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The clang-tidy packaged in ubuntu 20.04 (10.0.0) seems to be choking on a fairly simple block of code that involves structured bindings and move operations:

#include <memory>
#include <tuple>

struct T {
  ~T() {
    if(ptr != nullptr) { // clang-tidy is convinced ptr is uninitialized when the tuple is destroyed.

    }
  }

  T(T&& rhs) : ptr(rhs.ptr) {
    rhs.ptr = nullptr;
  }

  // Be very explicit for the sake of the MCVE.
  T() = default;
  T(const T&) = delete;
  T& operator=(T&&) = delete;
  T& operator=(const T&) = delete;

  int* ptr = nullptr;
};

std::tuple<T, T> foo();

void bar() {
  auto [a, b] = foo();

  T x = std::move(a);
  T y = std::move(b);
}

void baz() {
  auto a_b = foo();
  auto& a = std::get<0>(a_b);
  auto& b = std::get<1>(a_b);

  T x = std::move(a);
  T y = std::move(b);
}

Clang-tidy is flagging bar() with:

warning: The left operand of '!=' is a garbage value [clang-analyzer-core.UndefinedBinaryOperatorResult] if(ptr != nullptr) {

Whereas baz() is just fine.

I would rather not turn off that test altogether, and adding a NOLINT on that comparison line is... iffy at best, especially since it lives in an unrelated library. (as in the library has no idea these objects will end up in a tuple).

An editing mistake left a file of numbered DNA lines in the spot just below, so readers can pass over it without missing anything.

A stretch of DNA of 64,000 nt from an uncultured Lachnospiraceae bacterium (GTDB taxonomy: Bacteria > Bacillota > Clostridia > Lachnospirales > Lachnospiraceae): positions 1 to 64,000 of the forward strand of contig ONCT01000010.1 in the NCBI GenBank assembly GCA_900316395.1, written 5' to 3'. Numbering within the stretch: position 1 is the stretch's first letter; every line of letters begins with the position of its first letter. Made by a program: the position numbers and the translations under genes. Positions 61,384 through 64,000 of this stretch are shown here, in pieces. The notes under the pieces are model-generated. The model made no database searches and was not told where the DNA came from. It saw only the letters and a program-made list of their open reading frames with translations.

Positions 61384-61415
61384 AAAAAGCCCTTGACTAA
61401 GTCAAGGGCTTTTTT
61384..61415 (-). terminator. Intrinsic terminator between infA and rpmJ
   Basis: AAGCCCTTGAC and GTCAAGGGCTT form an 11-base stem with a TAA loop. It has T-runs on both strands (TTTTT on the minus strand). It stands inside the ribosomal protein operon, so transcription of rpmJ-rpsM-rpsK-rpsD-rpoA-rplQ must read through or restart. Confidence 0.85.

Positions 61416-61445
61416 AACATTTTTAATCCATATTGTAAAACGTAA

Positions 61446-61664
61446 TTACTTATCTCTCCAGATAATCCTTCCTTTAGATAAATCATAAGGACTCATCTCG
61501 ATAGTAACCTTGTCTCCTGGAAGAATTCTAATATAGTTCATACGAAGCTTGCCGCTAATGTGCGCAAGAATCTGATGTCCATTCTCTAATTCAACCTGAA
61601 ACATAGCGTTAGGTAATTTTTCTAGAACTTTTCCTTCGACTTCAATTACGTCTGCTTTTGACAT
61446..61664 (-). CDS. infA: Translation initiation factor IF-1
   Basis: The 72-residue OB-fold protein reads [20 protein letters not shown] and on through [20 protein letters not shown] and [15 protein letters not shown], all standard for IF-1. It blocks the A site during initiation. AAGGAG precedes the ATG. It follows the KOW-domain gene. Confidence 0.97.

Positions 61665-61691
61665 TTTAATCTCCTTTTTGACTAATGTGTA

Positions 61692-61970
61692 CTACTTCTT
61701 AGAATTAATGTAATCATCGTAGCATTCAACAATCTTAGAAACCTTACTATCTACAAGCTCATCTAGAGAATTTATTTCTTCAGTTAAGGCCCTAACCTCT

So my question is: Is there some way to fix this while keeping the structured binding? Or alternatively, is clang-tidy actually right here, and I am horribly misunderstanding how structured bindings work?

FWIW, clang-tidy is being invoked through cmake like so:

set(CMAKE_CXX_CLANG_TIDY clang-tidy;--format-style=file)
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  • 1
    I think it's a bug. You can make this example even more compact and clang-tidy still fails. The link also shows that baz and bar are basically the same. Jul 4 '20 at 18:40
  • Well, yes... baz() is intentionally equivalent to demonstrate that it's specifically the use of the structured binding that confuses clang-tidy.
    – Frank
    Jul 5 '20 at 0:35

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